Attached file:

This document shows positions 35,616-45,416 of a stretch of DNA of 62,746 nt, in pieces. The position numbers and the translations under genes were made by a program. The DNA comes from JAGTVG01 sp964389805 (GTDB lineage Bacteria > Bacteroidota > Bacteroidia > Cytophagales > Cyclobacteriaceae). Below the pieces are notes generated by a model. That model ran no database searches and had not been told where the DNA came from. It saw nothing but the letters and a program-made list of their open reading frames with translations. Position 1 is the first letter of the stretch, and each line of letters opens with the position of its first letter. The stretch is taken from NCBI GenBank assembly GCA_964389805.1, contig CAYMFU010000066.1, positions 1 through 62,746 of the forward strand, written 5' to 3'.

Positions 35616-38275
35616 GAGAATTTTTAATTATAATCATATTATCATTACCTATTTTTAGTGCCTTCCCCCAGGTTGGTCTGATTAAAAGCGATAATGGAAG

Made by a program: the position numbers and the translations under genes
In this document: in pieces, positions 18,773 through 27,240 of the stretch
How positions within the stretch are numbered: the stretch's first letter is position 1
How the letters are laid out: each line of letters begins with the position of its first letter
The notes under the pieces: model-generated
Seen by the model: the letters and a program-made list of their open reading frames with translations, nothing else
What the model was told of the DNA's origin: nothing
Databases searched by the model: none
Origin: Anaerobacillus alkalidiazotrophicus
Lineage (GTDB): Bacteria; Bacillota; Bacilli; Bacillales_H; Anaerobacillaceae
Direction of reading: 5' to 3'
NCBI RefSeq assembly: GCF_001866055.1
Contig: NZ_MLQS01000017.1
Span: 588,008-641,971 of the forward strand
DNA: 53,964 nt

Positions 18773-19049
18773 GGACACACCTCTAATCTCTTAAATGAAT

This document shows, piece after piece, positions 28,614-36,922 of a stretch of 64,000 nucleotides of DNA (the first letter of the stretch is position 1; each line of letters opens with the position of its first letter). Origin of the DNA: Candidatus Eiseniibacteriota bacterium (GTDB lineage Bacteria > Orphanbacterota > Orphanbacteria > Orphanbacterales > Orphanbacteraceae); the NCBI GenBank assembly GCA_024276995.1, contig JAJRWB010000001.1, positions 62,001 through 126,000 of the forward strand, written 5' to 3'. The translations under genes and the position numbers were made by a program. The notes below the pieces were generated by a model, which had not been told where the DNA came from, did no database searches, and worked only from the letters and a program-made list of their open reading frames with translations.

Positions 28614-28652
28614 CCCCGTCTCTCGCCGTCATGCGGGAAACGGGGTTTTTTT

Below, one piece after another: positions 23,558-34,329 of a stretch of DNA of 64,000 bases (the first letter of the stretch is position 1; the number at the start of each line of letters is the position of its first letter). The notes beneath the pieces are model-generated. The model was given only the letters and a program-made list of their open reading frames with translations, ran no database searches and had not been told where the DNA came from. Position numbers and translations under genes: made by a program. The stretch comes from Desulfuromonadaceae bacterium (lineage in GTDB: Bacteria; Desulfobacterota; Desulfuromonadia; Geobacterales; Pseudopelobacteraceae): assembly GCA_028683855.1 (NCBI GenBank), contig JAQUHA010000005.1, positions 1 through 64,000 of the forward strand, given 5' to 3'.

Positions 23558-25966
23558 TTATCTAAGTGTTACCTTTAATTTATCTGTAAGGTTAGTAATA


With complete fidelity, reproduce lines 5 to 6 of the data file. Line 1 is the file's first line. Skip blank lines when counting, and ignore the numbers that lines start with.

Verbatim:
In this document: in pieces, positions 18,773 through 27,240 of the stretch
How positions within the stretch are numbered: the stretch's first letter is position 1